Written By Steve Henshaw, P.G., President & CEO of EnviroForensics
As seen in the August 2009 issue of Western Cleaner & Launderer
For years, environmental scientists and engineers have been promoting the notion of using microorganisms to degrade chlorinated volatile organic compounds (e.g. Perc and associated breakdown products) and petroleum hydrocarbons (e.g. gas, diesel, oil, etc.) This technology falls under a general term called bio-remediation. One may recall video of the Valdez oil spill in Alaska, when cleanup crews sprayed microorganisms onto the oil laden shoreline. The idea was that the microorganisms would literally consume the oil as their food source. This same phenomenon has been observed in aquifers contaminated with gasoline and oil, whereby the leading edge of the contamination plume is often consumed by naturally occurring microorganisms, while the center of the contamination plume does not have sufficient oxygen for the microorganisms to grow. The breakdown of petroleum hydrocarbons can be summed up as needing an oxygen rich environment, also known as an aerobic environment, where oxygen is needed to aid in the consumption of the petroleum hydrocarbons. The result is that gasoline and diesel contaminated plumes are relatively small in length. As the concentration of gasoline and diesel compounds decrease from the source area, the amount of oxygen increases and the bugs population, in turn, adjusts to the lower concentration food source. Continue reading “In Situ Bio-Remediation of Perc From Syrup to Cheese Whey”
Written by John C. Bird, P.G., Vice President of EnviroForensics
As seen in the June 2009 issue of Western Cleaner & Launderer
On Monday this week, May 18 th a State Court jury awarded $18.3 million to the City of Modesto in their 11 year old lawsuit against dry cleaning chemical manufactures, suppliers and equipment manufactures. The City of Modesto had sued Dow Chemical, PPG Industries, Goss-Jewett, R.R. Street & Co. and others for a threat of groundwater contamination at four dry cleaner sites in the City of Modesto. According to the City of Modesto, several municipal supply wells had been impacted with perchloroethylene (PCE), a chemical widely used by the dry cleaning industry. The City alleged back in 1998, among other things, that the defendants made a defective product and they failed to warn the dry cleaners about the threat to groundwater from letting PCE discharge into the City’s sewer system. The jury trail lasted 5 months and is apparently not over yet. Both sides in the case do not appear to be completely happy with the jury’s decision. Continue reading “The Road Goes on Forever and the Trial Never Ends”
Written By Steve Henshaw, P.G., President & CEO, EnviroForensics
As seen in the May 2009 issue of Western Cleaner & Launderer.
Dating back to March 1992when the California Regional Water Quality Control Board published a report entitled, “Dry Cleaners – A Major Source of PCE in Groundwater,” the state of California has concentrated its regional groundwater investigations on dry cleaning facilities. Although the March 1992 report looked at other industries as potential sources of perchloroethylene (PCE) groundwater contamination, it concentrated its investigation on dry cleaners. Continue reading “State of California Targets Dry Cleaners”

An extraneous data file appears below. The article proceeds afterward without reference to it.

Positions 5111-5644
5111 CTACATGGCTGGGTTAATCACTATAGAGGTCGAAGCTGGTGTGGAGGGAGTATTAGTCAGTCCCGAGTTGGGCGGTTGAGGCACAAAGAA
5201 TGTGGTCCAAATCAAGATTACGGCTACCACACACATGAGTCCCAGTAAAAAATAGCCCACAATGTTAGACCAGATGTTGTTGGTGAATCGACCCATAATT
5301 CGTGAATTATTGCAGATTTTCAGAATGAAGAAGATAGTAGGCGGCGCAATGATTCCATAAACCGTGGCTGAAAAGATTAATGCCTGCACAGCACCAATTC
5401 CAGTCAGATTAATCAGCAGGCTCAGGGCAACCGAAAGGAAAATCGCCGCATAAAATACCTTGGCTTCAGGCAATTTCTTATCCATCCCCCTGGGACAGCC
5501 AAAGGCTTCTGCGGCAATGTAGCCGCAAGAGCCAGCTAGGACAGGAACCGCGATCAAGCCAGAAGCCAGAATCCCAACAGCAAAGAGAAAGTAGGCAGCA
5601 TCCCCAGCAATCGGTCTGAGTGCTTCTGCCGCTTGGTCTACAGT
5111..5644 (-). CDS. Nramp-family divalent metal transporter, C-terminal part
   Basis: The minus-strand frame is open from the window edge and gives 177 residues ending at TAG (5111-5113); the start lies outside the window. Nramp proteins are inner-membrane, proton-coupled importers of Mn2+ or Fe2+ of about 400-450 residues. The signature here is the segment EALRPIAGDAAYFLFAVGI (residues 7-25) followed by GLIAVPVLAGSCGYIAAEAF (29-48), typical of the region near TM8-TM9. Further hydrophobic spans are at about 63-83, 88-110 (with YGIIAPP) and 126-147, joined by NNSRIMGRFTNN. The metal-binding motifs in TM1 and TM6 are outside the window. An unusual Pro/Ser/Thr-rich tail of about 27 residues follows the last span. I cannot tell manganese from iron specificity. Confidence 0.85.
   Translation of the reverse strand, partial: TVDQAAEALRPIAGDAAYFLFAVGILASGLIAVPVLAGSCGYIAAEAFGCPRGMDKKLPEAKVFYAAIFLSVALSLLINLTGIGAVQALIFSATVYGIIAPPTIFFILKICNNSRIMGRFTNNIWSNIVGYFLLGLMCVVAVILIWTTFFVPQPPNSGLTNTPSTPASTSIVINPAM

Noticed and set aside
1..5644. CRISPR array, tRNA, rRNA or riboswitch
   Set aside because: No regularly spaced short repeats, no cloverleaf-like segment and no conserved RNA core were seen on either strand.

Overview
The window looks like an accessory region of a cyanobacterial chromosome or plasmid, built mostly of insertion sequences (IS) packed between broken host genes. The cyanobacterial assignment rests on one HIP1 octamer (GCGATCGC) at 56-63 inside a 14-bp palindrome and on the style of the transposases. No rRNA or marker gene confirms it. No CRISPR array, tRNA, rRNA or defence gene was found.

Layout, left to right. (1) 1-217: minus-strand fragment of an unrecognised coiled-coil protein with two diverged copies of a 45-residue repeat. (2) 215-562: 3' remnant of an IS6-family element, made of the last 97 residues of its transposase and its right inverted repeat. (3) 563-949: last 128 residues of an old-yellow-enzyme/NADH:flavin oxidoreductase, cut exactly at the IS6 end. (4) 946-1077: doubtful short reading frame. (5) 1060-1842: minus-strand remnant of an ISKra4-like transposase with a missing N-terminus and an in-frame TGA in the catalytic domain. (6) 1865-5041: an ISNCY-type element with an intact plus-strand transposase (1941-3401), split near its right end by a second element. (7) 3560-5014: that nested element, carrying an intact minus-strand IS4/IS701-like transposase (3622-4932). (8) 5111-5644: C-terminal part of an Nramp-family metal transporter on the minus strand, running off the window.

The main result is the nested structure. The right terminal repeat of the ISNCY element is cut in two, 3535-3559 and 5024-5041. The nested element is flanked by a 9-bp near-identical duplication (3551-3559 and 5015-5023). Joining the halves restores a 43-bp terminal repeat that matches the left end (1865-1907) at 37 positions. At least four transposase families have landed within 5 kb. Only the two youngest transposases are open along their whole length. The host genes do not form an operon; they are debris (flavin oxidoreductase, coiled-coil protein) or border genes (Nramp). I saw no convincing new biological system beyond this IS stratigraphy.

8-10-or-12-Pick a Number…
Written By: Marti Russell, Western Sales Manager, EnviroForensics
At a Bay Area Air Quality Management District (BAAQMD) meeting in San Francisco, California, the Bay Area cleaners learned their recent “proposed” fate. The 8, 10, or 12 numbers are the newly proposed phase out years for dry cleaning machines that use perchloroethylene (Perc). Never mind the State feels that perc units can operate safely for 15 years.
This idea of giving years for the phase-out is a result of a directive given to the BAAQMD staff, from the BAAQMD Board of Directors, at a Hearing on March 4, 2009. I believe the Board’s exact words were that they felt there is “an excessive amount of time” between now and July 1, 2010 (the year perc (15+ old units need to stop being used and or need to be replaced in CA) and the year 2023, (the year perc is totally banned in California). The BAAQMD wants to see a shorter time span for phasing out perc units, so the magic number will either be all 8-year, 10-year, or 12-year-old perc machines that must stop being used in the air shed monitored by the BAAQMD. Continue reading “Maybe Its Time to Write Your Congressman”
Written by John C Bird, P.G. Vice President of EnviroForensics
In Las Vegas, NV this week, the State of Nevada filed suit against the property owners and business operators of long-time dry cleaner for allegedly contaminating the State’s groundwater. According the State’s lawsuit, the dry cleaner has impacted groundwater beneath the site and the contaminant plume has spread more than 4,000 feet underneath several residential neighborhoods and past the Las Vegas National Golf Course property. According to the State’s webpage regarding this dry cleaner, the discovery of a discharge of tetrachloroethylene (PCE) was first reported on November 29, 2000 via State’s spill-reporting hotline. The release was discovered during a routine environmental site assessment performed as part of a property transaction. According to the latest groundwater investigation report, PCE was present in all but two of the wells sampled with concentrations ranging from 2.0 parts per billion (ppb) to 2,600 ppb. Safe drinking-water levels are considered to be less than 5.0 ppb for PCE. Continue reading “Sometimes It’s Not Only the Cost of the Cleanup”